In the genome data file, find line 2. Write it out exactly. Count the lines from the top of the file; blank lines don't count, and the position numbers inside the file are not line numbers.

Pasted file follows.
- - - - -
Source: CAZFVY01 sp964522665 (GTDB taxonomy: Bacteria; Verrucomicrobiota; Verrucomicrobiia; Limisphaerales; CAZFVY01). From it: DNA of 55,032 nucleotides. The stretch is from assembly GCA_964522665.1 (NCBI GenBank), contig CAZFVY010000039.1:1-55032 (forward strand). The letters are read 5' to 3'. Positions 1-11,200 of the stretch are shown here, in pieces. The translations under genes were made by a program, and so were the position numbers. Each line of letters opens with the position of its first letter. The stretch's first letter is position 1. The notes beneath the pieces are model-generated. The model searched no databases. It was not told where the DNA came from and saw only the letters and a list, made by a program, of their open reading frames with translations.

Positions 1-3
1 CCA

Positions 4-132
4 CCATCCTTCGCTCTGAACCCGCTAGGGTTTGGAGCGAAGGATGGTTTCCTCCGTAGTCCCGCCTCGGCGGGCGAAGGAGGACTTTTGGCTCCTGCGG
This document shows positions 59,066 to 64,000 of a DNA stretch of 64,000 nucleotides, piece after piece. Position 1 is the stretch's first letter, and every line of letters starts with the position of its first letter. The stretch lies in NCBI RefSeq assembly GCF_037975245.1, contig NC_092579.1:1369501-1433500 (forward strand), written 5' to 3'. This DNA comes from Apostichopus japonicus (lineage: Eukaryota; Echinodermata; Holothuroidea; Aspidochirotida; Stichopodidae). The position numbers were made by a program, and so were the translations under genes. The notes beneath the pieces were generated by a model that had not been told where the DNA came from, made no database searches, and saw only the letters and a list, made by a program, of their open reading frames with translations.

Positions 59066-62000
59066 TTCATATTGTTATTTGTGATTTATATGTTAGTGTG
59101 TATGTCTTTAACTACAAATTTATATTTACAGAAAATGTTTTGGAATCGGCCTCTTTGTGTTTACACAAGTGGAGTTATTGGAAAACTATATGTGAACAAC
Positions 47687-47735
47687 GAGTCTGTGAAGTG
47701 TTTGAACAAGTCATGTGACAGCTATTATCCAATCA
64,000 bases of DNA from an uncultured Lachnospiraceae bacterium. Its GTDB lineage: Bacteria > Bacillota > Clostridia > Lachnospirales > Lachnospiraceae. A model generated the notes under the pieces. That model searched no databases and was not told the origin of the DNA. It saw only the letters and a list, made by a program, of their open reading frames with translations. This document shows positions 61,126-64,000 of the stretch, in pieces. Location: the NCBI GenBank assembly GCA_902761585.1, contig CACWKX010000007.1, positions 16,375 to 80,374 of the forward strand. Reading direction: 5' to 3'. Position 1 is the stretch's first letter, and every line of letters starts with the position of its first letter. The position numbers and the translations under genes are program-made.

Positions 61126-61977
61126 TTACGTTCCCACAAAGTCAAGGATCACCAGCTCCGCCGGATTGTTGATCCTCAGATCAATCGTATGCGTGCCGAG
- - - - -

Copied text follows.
Positions 1-3